Feminism is the profound notion that women are human beings.

  6. #6
    Older I get, Better I was velonomad's Avatar
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    When the Transam route was Bikecentennial the official start IIRC was Yorktown Va. Being the 200th anniversary of the US ,Yorktown was pretty significant historically that year.

    Before the transam route came along in 1976 I read about several cross country bike trips that were done on US 50 from San Francisco to Ocean City Maryland. 2 were books, One book was about a young college student and the other book was about a woman and her son.On my second cross country trip I rode US 50 all the way except between Baker NV and Pueblo CO.I thought it was a more interesting route than the Transam route

  7. #7
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    I started the Lewis and Clark at Seaside, that was a pretty good starting point - Seaside was right on the ocean. Astoria is not so very definitive, being a bit inland from the actual ocean, and on that big river, which feels kind of indefinite... not quite an endpoint.

    I ended on my own route in Seabright, NJ. I rode through town perpendicular to the ocean and just crossed the boardwalk and stopped at the ocean. I liked how abrupt it was, gave me a very definitive feeling of being "there". Of course, it helped that I just sat on the beach and contemplated my done-ness, until a very good friend from long ago came and scooped me up and took me home with him. I think turning one way or the other and riding the coast for a day or two would be anticlimactic.

    The whole ferry-across option for the WE seems contrived. You should ride to the ocean, not take other transportation.

    Don't get me wrong, I looove riding the coast. There's something about the simplicity of the route - keep the ocean on your shoulder. But for an XC, I kind of like the abruptness of the definite end.
    ...

  8. #8
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    I hope I don't hijack your thread but as a newbie hoping to get up to speed on bike touring ISTM the TransAmerica has high stature among serious cyclists: what are the merits of the route?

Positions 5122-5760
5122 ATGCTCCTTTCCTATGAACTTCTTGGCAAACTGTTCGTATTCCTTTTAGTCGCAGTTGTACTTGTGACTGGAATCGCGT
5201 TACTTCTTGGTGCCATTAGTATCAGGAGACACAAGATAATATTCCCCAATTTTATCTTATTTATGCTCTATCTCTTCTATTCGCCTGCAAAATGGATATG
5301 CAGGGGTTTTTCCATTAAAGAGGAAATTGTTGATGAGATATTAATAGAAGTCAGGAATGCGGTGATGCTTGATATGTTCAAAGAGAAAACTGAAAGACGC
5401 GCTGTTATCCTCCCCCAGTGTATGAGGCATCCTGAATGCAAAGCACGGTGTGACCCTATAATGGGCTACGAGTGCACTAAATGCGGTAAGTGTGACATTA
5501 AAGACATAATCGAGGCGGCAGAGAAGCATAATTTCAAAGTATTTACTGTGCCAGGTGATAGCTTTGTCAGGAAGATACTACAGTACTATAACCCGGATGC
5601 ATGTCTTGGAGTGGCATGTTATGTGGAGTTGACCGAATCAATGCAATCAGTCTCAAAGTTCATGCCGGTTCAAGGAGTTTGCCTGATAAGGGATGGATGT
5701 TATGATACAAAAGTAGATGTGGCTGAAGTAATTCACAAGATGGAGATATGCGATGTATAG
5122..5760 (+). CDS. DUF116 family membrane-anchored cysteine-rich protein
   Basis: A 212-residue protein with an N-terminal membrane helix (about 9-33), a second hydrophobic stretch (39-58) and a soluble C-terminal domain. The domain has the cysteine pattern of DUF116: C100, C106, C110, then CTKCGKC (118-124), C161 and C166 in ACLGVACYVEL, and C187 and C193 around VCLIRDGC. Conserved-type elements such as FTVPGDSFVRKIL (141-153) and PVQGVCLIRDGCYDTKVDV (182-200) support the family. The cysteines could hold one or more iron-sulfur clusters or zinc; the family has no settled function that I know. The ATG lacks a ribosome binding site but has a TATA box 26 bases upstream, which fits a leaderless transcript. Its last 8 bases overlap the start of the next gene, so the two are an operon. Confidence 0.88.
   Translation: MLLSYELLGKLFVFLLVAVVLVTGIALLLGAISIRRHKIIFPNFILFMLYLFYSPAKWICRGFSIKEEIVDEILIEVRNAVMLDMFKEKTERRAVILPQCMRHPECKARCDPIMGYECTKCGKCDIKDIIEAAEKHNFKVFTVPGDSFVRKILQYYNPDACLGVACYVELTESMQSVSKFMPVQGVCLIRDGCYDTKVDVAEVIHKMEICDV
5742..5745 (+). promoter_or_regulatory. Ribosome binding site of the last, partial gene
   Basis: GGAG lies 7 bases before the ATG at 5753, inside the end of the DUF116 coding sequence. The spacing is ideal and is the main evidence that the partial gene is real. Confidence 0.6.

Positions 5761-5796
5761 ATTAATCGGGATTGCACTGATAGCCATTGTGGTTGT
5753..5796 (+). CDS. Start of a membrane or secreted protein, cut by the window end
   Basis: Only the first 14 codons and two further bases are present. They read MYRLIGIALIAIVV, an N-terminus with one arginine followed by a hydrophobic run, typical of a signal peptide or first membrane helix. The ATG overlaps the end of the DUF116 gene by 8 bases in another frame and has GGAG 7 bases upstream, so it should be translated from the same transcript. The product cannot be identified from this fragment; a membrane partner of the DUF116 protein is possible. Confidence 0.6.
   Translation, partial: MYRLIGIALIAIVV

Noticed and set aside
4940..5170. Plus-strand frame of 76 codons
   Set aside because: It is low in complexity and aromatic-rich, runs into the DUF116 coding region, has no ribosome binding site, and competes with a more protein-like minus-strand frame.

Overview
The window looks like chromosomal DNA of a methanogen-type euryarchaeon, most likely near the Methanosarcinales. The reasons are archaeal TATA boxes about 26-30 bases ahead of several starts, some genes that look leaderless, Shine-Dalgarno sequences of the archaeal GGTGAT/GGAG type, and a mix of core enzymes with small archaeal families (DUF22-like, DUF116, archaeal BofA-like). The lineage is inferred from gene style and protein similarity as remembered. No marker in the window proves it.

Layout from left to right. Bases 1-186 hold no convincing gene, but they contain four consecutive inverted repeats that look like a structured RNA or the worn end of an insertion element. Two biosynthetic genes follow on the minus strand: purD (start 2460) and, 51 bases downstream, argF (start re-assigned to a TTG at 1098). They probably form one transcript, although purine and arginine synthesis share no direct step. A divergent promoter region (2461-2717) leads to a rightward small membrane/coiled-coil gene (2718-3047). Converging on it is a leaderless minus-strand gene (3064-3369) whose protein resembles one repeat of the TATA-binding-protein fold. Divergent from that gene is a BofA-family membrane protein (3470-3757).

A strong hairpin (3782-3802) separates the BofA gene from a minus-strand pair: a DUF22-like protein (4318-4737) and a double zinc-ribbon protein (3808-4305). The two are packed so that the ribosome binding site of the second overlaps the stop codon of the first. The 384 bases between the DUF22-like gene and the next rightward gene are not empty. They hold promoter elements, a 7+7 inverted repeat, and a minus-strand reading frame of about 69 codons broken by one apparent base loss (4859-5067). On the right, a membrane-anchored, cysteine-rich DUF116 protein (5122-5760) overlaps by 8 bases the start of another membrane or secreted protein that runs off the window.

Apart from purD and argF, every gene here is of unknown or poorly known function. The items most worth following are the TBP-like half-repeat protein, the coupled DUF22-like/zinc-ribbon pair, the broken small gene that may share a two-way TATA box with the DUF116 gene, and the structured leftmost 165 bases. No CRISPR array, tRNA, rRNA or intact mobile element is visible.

Are there other, 'better', routes? Any as popular? Please forgive my cluelessness and TIA.

  9. #9
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    Reprobate

    If, like me when I rode across the US, you are a novice tourer the ACA Transamerica route can be excellent as you are following a well worn route and it takes a lot of the hassle out of touring - knowing where to go, where to stay, find shops, camping etc. It is all mapped out for you. You also meet heaps of other cycle tourists en route doing the same thing.

    This can all be a good or bad thing, depending on you.

  10. #10
    Hooked on Touring
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    I agree with Dreamy.
    If you haven't toured much - the TransAm is a good start.
    If you are a woman touring solo - it's probably far safer.
    But with a handle like "Reprobate" I doubt you are female.

    Personally, I think there are some better options close to the TransAm.
    1. Richmond has grown tremendously in 30 years and Yorktown isn't on the ocean. I'd start in Ocean City Maryland (Actually, Assateague Island), cross over Chesapeake Bay via Tangier Island, and connect up at Lake Anna - as I mentioned above.
    2. I've never understood why the TransAm didn't use more of the Blue Ridge Parkway.
    3. Big A Mountain is a real pain - and there can be moderate+ traffic - Eastern Kentucky is also tough. I think a route using the Virginia Creeper Trail and thru parts of East Tennessee would be better, but is far too complicated for a newbie.
    4. The Katy Trail in Missouri is far easier and nicer than the zillion killer hills of the TransAm further south. Here's a journal from a woman who opted for the Katy. http://www.crazyguyonabike.com/doc/?..._id=1555&v=1el
    5. Even more than Richmond, the Rocky Mtn playground for Denver has really gotten crazy since 1976. Also, unlike Wyoming, Colorado doesn't believe in shoulders on its roads most of the time. Highway 9 south of Breck and north of Frisco can be tricky - often with pretty heavy traffic.
    6. Very few people on the TransAm take the trouble to ride down to Jenny Lake in Grand Teton N.P. - there's a store and cafe at Moose and a hiker/biker campground right on Jenny Lake. Likewise, the TransAm shorts you on Yellowstone - take the larger loop from West Thumb via Lake, Canyon, and Norris. You miss Old Faithful, but it is swamped with tourists. The geysers at Norris are great, too especially in the early morning and evening - plus you see far more wildlife on in Hayden Valley, Yellowstone Lake, and the Grand Canyon of the Yellowstone.

    But, all in all, the TransAm is THE cross-country ride. You will meet lots of other riders and you will likely bump into folks going your way that you may wish to join up with.